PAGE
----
"She, with a mad face, went to the bookshelf where we hand in our homework and grabbed the crate and came furious with a mad face, walking really fast, and hit me in my head with it," he said. 

Maples said his teacher gave him a tissue to clean the blood and then kept teaching. But the bleeding didn't stop, and he asked to use the bathroom. He said she agreed after 10 minutes and followed him there. 

"She sat me down and talked to me and said that she was being playful with me and it was by accident, and that she didn't intend to hurt me," he said.

Maples said he never went to see the nurse or to speak to the principal until his mother stepped in. 

"No adult should play like that," said Jennifer Vasquez. "We teach our kids not to play like that with each other, so why would an adult play like that?" 

Vasquez took her son to the emergency room. He did not need stitches, but doctors are monitoring him. 

Now the honor-roll student who has won several awards for dance and pageants says he is nervous about going to class and wants to switch schools. His mother wants him removed from the classroom immediately. 

"I sit there with my head down, worrying if she's going to hit me or something," he said. 

The Department of Education said it learned about the case when Vasquez went to the school and reported it to the principal. The principal informed DOE authorities, and the "matter is under investigation," officials said. 

The school has an enrollment of nearly 570 students in grades six through 12, according to the city's schools website. It offers a college-prep curriculum with a focus on writing. 

"Our students achieve mastery of the word in the context of a rigorous, college-preparatory environment that celebrates vision, expression, tenacity, inquiry, integrity, and compassion," the school's website states. 

Follow Ida Siegal on Twitter @idasiegal4NY

FBI Joins Search for CSUN Student


The FBI is assisting Los Angeles police in a search for a California State University, Northridge student who disappeared last month, officials confirmed Thursday.

Abdullah Alkadi was last seen on Sept. 17 at his home in the 9900 block of Reseda Boulevard, police said. He had been planning to sell his car to a man he met through Craigslist.

Police could not immediately confirm whether detectives had contacted the buyer of Alkadi's car.

Los Angeles and CSUN police have been searching for Alkadi since his disappearance, and requested assistance from the FBI, which is now helping with resources to locate him, officials confirmed in an email.

Detective Frank Flores told the LA Daily News that the FBI expressed interest in the search for Alkadi because he is an international student, from Saudi Arabia.

Alkadi's family has also asked the public’s help in spreading the word and reporting any information.

"Please people, I am sure he is somewhere in the LA area," his brother Ahmed Alkadi said last month. "Give information around you on the street or bus, gas stations, wherever, give us a tip. It is a great help for us."

A Twitter account with Alkadi's name lists him as an electrical engineering student at CSUN. The most recent tweet is dated Sept. 14.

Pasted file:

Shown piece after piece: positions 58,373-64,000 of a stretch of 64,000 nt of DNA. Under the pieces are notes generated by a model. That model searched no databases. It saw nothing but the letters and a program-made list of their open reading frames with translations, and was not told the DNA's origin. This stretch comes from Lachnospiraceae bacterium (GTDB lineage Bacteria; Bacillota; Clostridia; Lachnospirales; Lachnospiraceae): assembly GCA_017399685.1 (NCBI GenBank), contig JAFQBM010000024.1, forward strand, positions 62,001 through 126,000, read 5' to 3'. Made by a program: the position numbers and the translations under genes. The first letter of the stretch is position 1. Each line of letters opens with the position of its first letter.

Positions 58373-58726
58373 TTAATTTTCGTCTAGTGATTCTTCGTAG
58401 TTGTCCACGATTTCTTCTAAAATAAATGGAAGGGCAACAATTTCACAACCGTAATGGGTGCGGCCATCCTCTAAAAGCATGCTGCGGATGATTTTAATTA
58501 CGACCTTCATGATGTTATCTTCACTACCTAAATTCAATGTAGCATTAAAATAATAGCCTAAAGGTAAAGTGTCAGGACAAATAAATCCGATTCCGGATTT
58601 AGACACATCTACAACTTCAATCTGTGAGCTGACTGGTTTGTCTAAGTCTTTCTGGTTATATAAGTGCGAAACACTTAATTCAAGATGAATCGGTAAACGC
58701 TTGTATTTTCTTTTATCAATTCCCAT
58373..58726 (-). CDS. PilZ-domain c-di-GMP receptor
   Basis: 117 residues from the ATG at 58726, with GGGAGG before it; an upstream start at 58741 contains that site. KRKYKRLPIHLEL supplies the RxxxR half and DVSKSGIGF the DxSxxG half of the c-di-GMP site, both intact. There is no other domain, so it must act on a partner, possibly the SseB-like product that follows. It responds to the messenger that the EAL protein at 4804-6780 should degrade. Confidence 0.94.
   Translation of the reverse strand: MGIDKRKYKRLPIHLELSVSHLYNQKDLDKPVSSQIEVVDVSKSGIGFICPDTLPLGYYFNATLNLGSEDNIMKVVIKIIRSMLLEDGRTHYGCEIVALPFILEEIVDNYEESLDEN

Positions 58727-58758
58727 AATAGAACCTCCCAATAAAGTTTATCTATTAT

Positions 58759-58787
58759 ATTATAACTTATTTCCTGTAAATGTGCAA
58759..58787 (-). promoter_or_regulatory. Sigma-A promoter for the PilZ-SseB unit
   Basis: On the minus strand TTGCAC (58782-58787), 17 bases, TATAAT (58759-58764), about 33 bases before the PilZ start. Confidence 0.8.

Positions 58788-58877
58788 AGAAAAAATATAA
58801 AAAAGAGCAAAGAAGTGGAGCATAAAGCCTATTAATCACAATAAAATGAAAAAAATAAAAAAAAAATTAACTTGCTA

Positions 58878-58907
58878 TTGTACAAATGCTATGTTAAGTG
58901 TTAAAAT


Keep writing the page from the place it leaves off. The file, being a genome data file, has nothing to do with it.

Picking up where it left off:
Alkadi is described as a Middle Eastern man with black hair and brown eyes, 5 foot 3 inches tall and about 110 pounds. He was last seen wearing a blue shirt, blue jeans or beige shorts, Los Angeles police said.

Anyone with information should call LAPD's Missing Persons Unit at 213-996-1800. Anonymous tips can be reported to Crime Stoppers by calling 800-222-TIPS (8477) or by texting CRIMES (274637).

Photo Credit: Los Angeles Police Department

Ebola in Dallas: What We Know About the 1st U.S. Case


A portrait of the first Ebola patient diagnosed in the United States, and of the web of contacts he may have made in the few days since he arrived in Dallas from West Africa, is emerging as health officials try to contain the deadly virus' spread.

Here's what we know so far about the patient, how he got here, whom he may have exposed to Ebola, how the virus may have been spread and what could happen next.


Thomas Eric Duncan, a Liberian man with family in the United States, boarded a Brussels-bound plane in his hometown of Monrovia en route to Dallas on Sept. 19, days after neighbors in Monrovia said he helped carry a woman dying of Ebola to the hospital. It is unclear whether he knew of her diagnosis before traveling.

His brother in Phoenix, Arizona, told The Associated Press that Duncan had headed to the U.S. to be with his girlfriend and child. He said he did not believe Duncan knew he had Ebola before he left Liberia.


Duncan is believed to have flown to the U.S. via Brussels on Sept. 20. United Airlines believes he took two connecting United flights that day to get to Dallas — flying from Brussels to Washington Dulles on Flight 951 and then from Dulles to Dallas-Fort Worth on Flight 822 the same day.

He boarded those flights, according to the Liberian government, after answering "no" at the airport to a health screening form's questions about whether he had cared for anybody with the virus or touched the body of anyone who died in an area where Ebola is prevalent.

Liberia says it will prosecute him for lying on the forms, though it is unclear whether Duncan knew the woman he had helped had Ebola.


Duncan was taken to the emergency room at Texas Health Presbyterian Hospital after 10 p.m. Sept. 25 — not Sept. 26, as officials from the Centers for Disease Control and Prevention had earlier said — with a low-grade fever and abdominal pain.